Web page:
Over the next three to five years, the continuing spread of mobile technology will have a dramatic impact on the way companies do business. Companies that embrace mobile technology will see improvements in productivity and operational efficiency that were unimaginable only a few years ago. In fact, mobile technology can’t be seen as a luxury anymore; it’s a necessity.
Some companies are already using mobile applications to deliver increased customer satisfaction and productivity; for them the future is already here. In many organizations, though, there’s a disconnect between the changing nature of work and the way business is transacted. Processes, tools and infrastructure are falling out of alignment with the new demographics of a workforce that’s informed by the “consumerization” of IT. Mobile email was the groundbreaking application here, but instant messaging, wikis and collaborative workspaces are also playing a role.
Some of mobility’s impacts will likely directly affect people, changing the way individuals and teams work together, and the ways customers receive service and support. Others will likely affect how companies manage their internal process flows and their alliance relationships, changing the nature of business processes and opening the door for new,
transformational business models. Mobile technology will likely also require changes in the systems and infrastructure that support the business, with implications for networks, devices, databases and applications.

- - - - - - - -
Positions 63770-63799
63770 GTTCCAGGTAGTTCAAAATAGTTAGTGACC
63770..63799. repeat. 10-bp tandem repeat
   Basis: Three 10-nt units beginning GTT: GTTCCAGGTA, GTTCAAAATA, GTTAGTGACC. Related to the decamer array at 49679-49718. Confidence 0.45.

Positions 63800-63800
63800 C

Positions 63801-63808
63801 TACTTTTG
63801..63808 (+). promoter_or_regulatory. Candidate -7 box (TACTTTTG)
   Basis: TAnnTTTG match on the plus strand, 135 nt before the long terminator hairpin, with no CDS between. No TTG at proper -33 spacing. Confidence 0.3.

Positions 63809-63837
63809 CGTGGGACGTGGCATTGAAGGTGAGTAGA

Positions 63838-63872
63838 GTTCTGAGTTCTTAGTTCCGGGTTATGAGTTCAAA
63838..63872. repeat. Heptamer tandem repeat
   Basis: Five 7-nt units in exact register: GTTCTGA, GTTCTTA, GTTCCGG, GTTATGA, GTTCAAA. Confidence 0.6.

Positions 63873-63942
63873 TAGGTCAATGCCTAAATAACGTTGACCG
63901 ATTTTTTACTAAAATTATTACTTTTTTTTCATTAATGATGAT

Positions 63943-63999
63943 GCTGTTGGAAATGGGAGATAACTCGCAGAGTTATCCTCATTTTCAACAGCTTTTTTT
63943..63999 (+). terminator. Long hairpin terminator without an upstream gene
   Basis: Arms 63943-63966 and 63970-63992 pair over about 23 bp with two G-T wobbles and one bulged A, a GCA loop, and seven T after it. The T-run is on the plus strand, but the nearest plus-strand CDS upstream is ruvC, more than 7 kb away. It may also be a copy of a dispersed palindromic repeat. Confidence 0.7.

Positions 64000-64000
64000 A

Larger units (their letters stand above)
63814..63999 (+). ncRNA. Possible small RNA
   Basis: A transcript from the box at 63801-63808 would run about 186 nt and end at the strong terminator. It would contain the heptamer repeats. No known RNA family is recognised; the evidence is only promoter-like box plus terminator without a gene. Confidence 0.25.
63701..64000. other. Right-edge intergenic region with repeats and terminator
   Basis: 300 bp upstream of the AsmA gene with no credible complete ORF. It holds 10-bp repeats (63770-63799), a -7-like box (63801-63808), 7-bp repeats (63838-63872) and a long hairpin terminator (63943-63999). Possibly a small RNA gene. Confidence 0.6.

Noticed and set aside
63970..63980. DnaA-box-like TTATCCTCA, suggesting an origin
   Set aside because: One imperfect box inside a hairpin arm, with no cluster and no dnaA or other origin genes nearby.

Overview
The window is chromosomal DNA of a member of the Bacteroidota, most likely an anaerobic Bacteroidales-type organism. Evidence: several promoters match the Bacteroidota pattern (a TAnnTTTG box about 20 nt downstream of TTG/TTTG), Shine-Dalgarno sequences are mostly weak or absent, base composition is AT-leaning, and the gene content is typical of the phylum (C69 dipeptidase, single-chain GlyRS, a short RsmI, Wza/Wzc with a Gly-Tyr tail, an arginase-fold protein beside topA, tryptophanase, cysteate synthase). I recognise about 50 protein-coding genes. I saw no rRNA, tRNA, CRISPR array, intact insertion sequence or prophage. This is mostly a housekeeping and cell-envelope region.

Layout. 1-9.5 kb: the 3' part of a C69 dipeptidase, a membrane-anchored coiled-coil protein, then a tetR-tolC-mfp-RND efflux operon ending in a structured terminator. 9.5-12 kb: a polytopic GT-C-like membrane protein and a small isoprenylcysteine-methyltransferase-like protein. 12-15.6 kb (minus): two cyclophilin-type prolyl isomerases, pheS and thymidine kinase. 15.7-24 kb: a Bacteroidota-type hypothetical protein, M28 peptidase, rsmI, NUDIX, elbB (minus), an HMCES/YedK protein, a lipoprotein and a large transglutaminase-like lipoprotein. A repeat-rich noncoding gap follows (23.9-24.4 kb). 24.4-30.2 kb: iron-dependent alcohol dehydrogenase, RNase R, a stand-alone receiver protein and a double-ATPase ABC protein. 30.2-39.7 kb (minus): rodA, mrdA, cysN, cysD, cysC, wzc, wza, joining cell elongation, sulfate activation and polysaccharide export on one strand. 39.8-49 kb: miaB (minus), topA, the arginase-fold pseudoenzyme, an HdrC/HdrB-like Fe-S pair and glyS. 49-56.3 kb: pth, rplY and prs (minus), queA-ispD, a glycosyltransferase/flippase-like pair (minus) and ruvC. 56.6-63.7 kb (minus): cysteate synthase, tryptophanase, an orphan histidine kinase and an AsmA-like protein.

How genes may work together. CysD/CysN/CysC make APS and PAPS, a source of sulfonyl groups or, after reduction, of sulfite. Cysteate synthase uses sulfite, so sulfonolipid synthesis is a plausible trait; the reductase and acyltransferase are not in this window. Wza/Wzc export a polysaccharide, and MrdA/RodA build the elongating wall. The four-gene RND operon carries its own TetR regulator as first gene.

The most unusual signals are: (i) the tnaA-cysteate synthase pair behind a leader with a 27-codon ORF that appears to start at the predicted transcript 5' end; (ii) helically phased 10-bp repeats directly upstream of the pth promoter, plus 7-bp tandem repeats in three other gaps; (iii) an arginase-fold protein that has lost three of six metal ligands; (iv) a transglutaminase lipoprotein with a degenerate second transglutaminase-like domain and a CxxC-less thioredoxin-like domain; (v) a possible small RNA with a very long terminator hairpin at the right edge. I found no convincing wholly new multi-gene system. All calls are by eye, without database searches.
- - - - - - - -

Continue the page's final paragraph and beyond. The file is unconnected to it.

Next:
Mobility Trends: What’s Headed to Your Company BlackBerry?
- Business intelligence. Now that many C-level executives carry BlackBerry smartphones for email and voice, the next step is to provide access to business intelligence, such as daily sales reports and quarterly financials.
- Context awareness. Look for leading-edge enterprises to begin incorporating contextual data into their mobile applications with a goal of streamlining business processes and increasing business agility. This includes location and presence, often available through a calendar application.
- Desktop view. Various third-party solutions for BlackBerry smartphones, including PCNow from Cisco’s WebEx unit, enable BlackBerry users to access files and folders stored on PC hard drives, and search their PCs with desktop search products.
- Social networking. As employees seek new ways of always being available to customers and business partners, enterprises will have to support social networking applications on smartphones. These will range from chatting to multimedia sharing.
Great Reports on Mobile Social Networking from Blackberry
The Promise of Mobile Unified Communications
Mobile unified communications allows organizations to provide employees with the ability to collaborate and communicate efficiently, as well as access information on-demand. An exclusive Computerworld online survey offers insight into how companies can develop cost-effective strategies for implementing or improving mobile applications and foster an efficient workplace.
The Promise of Mobile Unified Communications (PDF) – Computerworld
Mobile Social Networking: The New Ecosystem
Social networking and the next generation of handheld devices will improve business decision-making through efficient, unified communications and location awareness.
Mobile Social Networking: The New Ecosystem (PDF) – Computerworld